The first thing we need to address when we think of lyric writing concepts is exactly where we are in the writing process. There are three pillars to a song: lyrics, melody, and harmony or chord progression. And while it might be obvious, the order in which we create each pillar affects the next one dramatically. Therefore, there is no cute and tidy, one size fits all approach to lyrics, but a pliable, constantly evolving approach that reflects where we are in the song process.
A very high percentage of the aspiring songwriters who contact me got their beginnings writing verse. It is important to note that verse is not a lyric. Poetry stands alone, and each syllable creates the meter that gives the language its rhythmic context. In a lyric, depending on the melody it’s set to, there can be more than one note per syllable, and even several notes depending on the style. In addition, melody introduces the concept of timing, which means a word resting on a note could be held for more than one count, maybe even more than one measure. As a result, it can be a challenge considering a lyric apart from the melody that will express it.
If you are a lyricist alone, you will usually function in one of three ways. Like Bernie Taupin, you will have a creative blank slate and will create a lyric that will be put to music at a later date. You will have certain responsibilities to the musical outcome depending on how you originate the lyric. If you set lyrics to an existing song, like Oscar Hammerstien, you are faced with an entirely different proposition; one that includes both a predetermined topical “feel” and metrical structure of notes that require words to ride upon them. Finally, if you write with a group that has jammed out a backdrop of chords that is a compelling rhythmic feel and is inspiring, but has yet to have a melody attached, you rest somewhere between the blank slate of the first example and the limitation of writing lyrics to a fixed melody and chord feel. Here your greatest challenge is to pick a topic or theme that embodies the progression that you are writing to, and is an accurate conveyance of the style of music the backdrop is in. What I mean by that is that different genres have different ways to communicate their message from a language point of view, so be mindful of whether you’re writing a country song, a hip hop song, or a metal song.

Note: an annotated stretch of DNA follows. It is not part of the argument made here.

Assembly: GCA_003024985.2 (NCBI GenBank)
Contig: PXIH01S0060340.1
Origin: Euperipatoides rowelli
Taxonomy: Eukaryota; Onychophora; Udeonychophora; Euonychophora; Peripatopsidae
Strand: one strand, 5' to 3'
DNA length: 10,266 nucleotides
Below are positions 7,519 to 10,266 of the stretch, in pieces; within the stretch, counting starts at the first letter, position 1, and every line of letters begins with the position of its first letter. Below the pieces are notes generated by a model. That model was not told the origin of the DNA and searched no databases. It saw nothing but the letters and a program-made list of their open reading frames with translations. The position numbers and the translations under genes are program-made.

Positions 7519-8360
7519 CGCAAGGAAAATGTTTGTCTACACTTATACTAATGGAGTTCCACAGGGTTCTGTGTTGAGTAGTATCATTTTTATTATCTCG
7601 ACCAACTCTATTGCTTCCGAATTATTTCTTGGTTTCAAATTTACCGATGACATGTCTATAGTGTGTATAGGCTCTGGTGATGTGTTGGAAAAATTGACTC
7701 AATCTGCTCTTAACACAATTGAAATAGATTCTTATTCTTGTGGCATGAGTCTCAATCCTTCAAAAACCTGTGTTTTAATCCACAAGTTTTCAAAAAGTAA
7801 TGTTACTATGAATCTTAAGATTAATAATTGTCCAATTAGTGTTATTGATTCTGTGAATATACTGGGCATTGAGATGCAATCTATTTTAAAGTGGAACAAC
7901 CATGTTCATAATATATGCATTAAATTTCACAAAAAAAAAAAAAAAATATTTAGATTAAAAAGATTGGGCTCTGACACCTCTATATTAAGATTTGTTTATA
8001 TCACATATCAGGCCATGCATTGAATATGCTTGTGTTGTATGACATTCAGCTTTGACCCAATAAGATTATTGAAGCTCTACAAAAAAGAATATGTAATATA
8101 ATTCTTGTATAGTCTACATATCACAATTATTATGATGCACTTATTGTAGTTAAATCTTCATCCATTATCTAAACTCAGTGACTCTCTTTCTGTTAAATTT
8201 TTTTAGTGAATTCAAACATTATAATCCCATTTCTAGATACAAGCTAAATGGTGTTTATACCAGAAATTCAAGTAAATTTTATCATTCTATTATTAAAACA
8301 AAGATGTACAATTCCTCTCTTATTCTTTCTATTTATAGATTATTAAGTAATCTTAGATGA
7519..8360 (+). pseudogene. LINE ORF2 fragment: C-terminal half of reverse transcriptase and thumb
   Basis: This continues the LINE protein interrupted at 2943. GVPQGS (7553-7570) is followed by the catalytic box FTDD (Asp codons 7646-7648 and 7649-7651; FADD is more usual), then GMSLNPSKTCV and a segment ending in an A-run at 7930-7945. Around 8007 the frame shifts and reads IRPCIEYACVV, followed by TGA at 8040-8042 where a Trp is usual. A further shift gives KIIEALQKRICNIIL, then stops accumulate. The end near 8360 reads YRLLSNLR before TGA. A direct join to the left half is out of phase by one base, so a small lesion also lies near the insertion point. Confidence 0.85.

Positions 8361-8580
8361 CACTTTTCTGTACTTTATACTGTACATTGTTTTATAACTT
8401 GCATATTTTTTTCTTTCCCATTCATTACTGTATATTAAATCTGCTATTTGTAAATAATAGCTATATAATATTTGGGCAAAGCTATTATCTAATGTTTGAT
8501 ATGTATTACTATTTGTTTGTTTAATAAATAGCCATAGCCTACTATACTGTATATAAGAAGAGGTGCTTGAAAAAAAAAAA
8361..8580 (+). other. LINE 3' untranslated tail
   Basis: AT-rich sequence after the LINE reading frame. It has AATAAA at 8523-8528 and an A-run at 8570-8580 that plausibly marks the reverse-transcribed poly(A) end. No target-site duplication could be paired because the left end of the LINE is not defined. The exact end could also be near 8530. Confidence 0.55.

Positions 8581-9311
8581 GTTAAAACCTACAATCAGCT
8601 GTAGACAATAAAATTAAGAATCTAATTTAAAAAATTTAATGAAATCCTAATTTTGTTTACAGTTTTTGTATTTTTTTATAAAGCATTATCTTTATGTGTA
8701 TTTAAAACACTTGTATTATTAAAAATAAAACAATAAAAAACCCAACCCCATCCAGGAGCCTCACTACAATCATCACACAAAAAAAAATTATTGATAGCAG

Almost every consult I do with a songwriter who writes lyrics first has the same challenge. Their lyrics are out of metrical alignment. I’m not forcing you into any particular organization or metrical pattern here, just urging you to notice that from verse to verse in your lyric, the meter needs to match. (If you’re unsure what I mean about meter, there will be an article just on meter alone.) What I’m asking you to consider is that it is the most common occurrence that the verse melody is uniform, which means it is sung the same from verse to verse. If it is sung the same, that means there is a fixed melody with fixed accent points or pulses. You need to have a match in the number of syllables and where those syllables are accentuated when using multi-syllabic words. You can have rhythmic fluctuations between lines 1, 2, 3, & 4 within the verse 1, but verse 2 needs to match what you did in verse 1.
If you begin with this idea in mind, you will create a lyric that is much easier to put a melody to. If you pay attention to what the Beatles did, they can just write out the lyrics to the side of the sheet music because each section is a virtual exact match to its preceding counterpart. When the lyrics and the melody are an exact match like this, the music grabs the listener more, and they have a visceral response to the predictability of the verse pattern. It feels comfortable and they feel they know what’s coming next.
When the meter in your lyrics doesn’t match in the verses, you are forced to introduce all kinds of additional incidental notes and grace notes to make the lyrics fit the song. I’ve heard songs, especially in the R & B niche, that were so free-form that the verses were almost unrecognizable from one to the other. That makes for an inconsistent song.
For now, do yourself a favor and do some tight edits on the meter of your lyrics to make the verses match. This will make it so much easier for you or your co-writer to set the melody and chords later. This idea of rhythmic and metrical alignment of your verses is one of the most important lyric writing concepts and will singlehandedly elevate your lyric writing.